Saturday has become a strange day of rest for the families from Anata, East Jerusalem. Parents go about their work without the anxiety of going to the secondary school gates where children are collected on weekdays. On Saturdays, the Soldiers do not attack the school.
***image2***Jamal Darawi, 40, from Nu’man village, is part of the popular committee to defend the land in the Bethlehem district. He tells how the Occupation is forcing the villagers to leave Nu’man. The Zionist drive to expel the people from their lands and homes has a concrete target — 21 villages all along the path of the Wall. The land which was used to provide the villagers with the means of independence now is used to provide the means of their imprisonment.
***image2***My name is Omar Deriah. I am studying business administration at Bir Zeit University. I am originally from Aqraba in Nablus district but I am now living in Bir Zeit. It is a three year course, but I have been studying here for four years, for reasons that I will explain.
***image3***Twelve year-old Hamaam Ismael sits down leaning against a massive tree that died after it was uprooted by an Israeli bulldozer to prepare the land for the footprint of the Apartheid Wall. The young boy wonders about his and his family’s future.
When we met Ibrahim Rabaya, 45, from Irtas, he insisted that first of all we had to mention in his testimony that he would never give up his land, which has been stolen by the Occupation`s confiscation policies. “They have seized my land by force!" – he repeated throughout the entire meeting to assure us that he and his family never gave up the land despite all the temptations and threats they received from the Occupation.
The vast and imposing terminal built by Occupation Forces at Qalandiya serves as one of the key checkpoints in the control of Palestinian movement. It opened in December 2005 causing misery, frustration, and most of all humiliation, for the thousands of Palestinians who pass it every day for work, education, basic services and visiting family. A cross section of Palestinians forced to use the terminal, recounted their experiences and explained how the intensifying Occupation is making life unbearable.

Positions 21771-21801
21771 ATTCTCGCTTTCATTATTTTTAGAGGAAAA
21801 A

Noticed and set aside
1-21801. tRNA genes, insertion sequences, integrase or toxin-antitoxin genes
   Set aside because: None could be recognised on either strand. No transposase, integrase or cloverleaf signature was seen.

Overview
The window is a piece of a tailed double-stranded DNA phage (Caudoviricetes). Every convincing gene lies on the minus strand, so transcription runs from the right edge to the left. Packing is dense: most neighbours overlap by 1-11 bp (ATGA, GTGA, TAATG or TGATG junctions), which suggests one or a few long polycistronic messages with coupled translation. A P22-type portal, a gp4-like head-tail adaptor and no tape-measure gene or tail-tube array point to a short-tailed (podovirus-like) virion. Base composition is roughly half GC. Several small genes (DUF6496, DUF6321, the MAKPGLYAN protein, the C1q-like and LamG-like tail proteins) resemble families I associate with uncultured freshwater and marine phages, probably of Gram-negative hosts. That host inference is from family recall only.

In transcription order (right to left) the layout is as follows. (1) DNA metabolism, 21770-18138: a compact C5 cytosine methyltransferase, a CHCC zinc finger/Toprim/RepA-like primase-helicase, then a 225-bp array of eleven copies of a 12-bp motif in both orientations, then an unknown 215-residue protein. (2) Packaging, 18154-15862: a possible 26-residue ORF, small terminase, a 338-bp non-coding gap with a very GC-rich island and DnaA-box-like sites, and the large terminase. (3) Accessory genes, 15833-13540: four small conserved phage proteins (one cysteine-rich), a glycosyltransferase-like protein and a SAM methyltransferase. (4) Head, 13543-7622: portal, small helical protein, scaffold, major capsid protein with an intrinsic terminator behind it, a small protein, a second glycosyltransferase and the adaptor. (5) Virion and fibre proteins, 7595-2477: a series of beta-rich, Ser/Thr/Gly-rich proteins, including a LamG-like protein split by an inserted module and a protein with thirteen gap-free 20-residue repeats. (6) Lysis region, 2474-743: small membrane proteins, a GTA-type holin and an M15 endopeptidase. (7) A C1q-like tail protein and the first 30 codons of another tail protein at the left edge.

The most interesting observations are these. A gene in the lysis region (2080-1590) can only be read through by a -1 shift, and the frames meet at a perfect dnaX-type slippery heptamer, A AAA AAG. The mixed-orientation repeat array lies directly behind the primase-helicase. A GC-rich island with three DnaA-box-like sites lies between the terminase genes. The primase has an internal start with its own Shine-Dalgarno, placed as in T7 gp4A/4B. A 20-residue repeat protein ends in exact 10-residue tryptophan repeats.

***image2***I am Amar al Wahsh, from Jeeb el Theeb. My wife and I have three children. I was living in Jordan until 1996, when I returned back to my family village, to be with my relatives, my brothers. The situation was very difficult and complicated for me when I came back. I was working as a laborer but this was interrupted. In 1999, I married and lived in a room at my brother’s house until I built a house and moved. This took me five years; only 4 months ago I finished the house and moved with my wife and children. All the money I have made in the past five years I put in the house.
***image2***Karmen Salim Khalil Nassar is 60 years old and from Bethlehem. Standing outside her restaurant, in the shadows of the Apartheid Wall, Karmen reveals the suffocation of Palestinian life in the city.
“We constructed this building back in 1984. It was in a good area of the city. We opened a restaurant on the ground floor and it was always full. People had to make reservation to find a place to sit.”
Sheikh Nawaf Sarhan, school director in Arab Ramadin village, speaks candidly about the impact of the Apartheid Wall project in his village. Arab Ramadin, in South Hebron is the home of 3200 people who know that the Occupation is planning to destroy their lives and future. The full devastation will become unraveled as the Occupation’s final path of the Wall becomes apparent.
The Apartheid Wall is threatening to make Hussein Diab a refugee for the second time in his life. In 1948 his family was forced to flee their home and become refugees, ending up in the village of Al Burj in the southwestern tip of the Hebron district. Today, this village of 2,500 Palestinians is being devastated by the Wall as the Occupation enforces its overall project of expulsion of the Palestinian people. Hussein speaks openly about how the Wall has stolen his land and seeks to turn his village into a prison.
"My name is Mohammed Abed El- Hafeth Samarra. I am 27 years old and live in Brukim, a small village to the west of Salfit district. I have two children; Abed El-Hafeth and Salma. I left school when I was 13 because of the bad situation that my family faced. I became an apprentice in construction with a professional builder in the village. I worked from the morning in to the evening for 20 Shekels a day. I persevered with the work wishing that my children would not have to work under such condition. After 6 months I was able to work alone and I worked in the 1948 areas.
Fakhri abid al-aziz Kadeeh: “The Wall has destroyed my life”